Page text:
Helms School of Government


Doctor of Philosophy in Criminal Justice (PhD)


Marc Philip Weiss


cognition, leader, neuroplasticity, stress


Leadership Studies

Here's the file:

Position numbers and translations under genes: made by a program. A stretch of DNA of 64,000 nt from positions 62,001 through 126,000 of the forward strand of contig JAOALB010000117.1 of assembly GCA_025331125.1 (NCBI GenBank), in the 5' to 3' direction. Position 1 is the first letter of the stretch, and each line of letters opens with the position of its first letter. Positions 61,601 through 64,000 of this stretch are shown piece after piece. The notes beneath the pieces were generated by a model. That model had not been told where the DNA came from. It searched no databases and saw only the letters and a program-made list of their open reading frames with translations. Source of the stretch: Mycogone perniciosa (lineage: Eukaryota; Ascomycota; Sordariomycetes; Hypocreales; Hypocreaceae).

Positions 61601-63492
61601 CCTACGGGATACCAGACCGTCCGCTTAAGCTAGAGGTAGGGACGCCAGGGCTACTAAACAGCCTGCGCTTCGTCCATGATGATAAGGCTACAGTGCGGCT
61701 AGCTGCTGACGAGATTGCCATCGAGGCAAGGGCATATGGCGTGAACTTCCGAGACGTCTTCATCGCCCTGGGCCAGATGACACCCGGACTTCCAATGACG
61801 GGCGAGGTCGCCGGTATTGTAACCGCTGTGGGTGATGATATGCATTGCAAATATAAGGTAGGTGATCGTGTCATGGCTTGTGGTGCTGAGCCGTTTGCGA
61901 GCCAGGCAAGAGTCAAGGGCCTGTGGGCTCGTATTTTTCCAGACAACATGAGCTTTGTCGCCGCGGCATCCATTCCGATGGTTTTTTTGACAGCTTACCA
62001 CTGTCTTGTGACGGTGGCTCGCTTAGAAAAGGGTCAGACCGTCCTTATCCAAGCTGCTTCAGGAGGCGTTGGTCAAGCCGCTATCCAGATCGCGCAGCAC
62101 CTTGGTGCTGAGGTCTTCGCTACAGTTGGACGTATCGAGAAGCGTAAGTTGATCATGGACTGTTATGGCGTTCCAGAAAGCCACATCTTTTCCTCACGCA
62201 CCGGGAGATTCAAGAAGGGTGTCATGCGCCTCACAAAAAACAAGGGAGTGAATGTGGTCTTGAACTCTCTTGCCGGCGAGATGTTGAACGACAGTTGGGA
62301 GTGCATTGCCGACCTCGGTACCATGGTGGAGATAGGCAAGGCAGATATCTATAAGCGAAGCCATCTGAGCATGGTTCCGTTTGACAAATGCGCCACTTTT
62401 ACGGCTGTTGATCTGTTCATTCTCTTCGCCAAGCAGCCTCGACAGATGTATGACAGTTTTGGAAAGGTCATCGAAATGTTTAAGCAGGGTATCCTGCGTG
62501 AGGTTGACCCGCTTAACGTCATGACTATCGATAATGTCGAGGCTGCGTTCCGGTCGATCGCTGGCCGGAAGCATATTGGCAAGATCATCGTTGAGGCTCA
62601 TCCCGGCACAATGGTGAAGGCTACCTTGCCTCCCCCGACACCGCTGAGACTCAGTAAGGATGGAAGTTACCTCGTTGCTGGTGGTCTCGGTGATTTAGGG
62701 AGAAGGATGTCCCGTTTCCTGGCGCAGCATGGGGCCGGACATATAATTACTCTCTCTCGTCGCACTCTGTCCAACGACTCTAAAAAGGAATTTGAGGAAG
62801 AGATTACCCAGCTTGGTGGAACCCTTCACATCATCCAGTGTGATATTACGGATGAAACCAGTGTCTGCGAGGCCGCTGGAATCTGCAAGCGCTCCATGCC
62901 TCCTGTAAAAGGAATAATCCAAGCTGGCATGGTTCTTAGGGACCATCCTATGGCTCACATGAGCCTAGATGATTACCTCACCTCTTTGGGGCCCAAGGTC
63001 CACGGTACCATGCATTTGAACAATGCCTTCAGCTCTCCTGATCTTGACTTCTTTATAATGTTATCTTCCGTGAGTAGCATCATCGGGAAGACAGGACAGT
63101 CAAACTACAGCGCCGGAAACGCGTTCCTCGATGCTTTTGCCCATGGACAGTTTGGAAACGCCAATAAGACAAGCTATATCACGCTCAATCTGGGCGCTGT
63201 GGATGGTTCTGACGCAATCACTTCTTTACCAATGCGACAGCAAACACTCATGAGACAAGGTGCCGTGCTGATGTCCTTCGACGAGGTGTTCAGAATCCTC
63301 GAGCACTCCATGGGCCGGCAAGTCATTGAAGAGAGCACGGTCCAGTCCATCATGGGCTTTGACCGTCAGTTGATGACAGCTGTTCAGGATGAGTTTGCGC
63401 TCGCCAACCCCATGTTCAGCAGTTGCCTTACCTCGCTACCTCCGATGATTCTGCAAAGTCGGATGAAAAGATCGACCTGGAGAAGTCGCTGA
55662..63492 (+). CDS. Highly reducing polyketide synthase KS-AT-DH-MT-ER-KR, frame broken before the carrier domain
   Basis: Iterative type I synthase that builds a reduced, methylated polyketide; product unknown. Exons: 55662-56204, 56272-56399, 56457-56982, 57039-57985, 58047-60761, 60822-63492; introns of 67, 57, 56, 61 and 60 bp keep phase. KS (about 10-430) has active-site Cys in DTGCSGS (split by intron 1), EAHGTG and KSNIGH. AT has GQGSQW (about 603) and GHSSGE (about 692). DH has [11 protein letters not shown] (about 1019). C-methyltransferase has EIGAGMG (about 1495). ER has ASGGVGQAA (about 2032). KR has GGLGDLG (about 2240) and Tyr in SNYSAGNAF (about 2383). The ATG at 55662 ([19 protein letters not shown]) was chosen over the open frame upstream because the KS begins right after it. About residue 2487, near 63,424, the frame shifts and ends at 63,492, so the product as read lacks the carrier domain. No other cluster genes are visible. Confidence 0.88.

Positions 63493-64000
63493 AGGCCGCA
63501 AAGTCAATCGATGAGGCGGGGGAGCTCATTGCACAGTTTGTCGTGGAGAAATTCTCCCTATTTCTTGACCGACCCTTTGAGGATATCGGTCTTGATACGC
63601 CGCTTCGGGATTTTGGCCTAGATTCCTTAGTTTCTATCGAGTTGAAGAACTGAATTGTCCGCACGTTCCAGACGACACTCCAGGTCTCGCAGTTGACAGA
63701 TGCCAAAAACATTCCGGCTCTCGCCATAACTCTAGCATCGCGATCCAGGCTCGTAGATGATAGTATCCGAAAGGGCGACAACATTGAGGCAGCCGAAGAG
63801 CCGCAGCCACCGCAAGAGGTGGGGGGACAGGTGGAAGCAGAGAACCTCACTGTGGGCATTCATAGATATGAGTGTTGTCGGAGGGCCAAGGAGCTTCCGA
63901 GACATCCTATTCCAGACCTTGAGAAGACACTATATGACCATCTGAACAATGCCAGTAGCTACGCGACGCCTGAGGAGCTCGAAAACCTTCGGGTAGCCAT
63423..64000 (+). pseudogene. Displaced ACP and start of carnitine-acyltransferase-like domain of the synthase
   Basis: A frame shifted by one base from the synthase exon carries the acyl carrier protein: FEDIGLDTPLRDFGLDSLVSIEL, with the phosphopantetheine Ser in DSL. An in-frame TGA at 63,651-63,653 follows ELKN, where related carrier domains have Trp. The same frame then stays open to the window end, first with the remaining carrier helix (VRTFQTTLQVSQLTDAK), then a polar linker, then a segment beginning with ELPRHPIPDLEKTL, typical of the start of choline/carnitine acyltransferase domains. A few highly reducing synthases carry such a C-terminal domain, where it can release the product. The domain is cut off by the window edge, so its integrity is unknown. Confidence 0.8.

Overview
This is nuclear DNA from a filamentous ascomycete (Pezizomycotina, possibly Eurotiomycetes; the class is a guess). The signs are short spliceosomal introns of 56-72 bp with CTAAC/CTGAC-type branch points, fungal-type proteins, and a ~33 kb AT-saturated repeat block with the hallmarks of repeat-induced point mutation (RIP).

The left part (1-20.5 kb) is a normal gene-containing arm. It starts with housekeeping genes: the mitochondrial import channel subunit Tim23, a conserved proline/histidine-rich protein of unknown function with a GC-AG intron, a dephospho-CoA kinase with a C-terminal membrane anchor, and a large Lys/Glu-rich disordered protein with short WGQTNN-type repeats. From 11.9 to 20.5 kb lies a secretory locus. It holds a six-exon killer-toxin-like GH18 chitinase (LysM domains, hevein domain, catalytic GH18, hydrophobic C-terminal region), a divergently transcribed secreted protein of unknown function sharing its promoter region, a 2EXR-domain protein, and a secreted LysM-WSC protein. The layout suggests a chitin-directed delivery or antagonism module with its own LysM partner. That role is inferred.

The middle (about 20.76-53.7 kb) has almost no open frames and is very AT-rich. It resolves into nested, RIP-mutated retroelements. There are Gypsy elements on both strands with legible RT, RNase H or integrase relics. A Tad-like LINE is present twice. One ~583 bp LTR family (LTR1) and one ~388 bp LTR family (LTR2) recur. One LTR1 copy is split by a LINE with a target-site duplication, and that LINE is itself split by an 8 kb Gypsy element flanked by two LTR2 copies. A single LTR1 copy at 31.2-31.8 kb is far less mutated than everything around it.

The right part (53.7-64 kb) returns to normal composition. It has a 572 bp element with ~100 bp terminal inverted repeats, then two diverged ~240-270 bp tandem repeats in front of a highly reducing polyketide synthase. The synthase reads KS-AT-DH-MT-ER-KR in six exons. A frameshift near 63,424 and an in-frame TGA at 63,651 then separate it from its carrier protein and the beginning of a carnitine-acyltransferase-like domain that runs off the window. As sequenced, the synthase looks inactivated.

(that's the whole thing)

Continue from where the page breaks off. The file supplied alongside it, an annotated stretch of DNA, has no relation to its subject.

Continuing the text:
The purpose of this applied study was to help in the understanding of how stress has a significant impact on criminal justice leadership. The research design with the applied study was multimethod. The multimethod design correlated interviews, surveys, and archival data to understand the correlation between stress events and perceived cognitive abilities. The central questions within this study were related to prolonged exposure to high stress and whether criminal justice leaders have a lower cognitive ability than those not exposed to high-stress situations. With the malleability of the human brain allowed by neuroplasticity, do criminal justice leaders have altered abilities due to stress? This applied study used participants and collected both qualitative and quantitative data. The data collected came from surveys, interviews, and archival data. The eight participants held the role of criminal justice leader. The data were triangulated with three methods of research: interviews, surveys, and archival data. Participants in the study indicated that they noticed themselves thinking differently due to the job, even those with five years or less experience. However, the mean was higher, at 4.33, among participants with 16-20 years of experience. They showed a change in ability with the addition of negative emotions surrounding their jobs. Recommendations for future studies would be expanding the sample size and samples taken in metropolitan areas to compare against the samples in rural areas.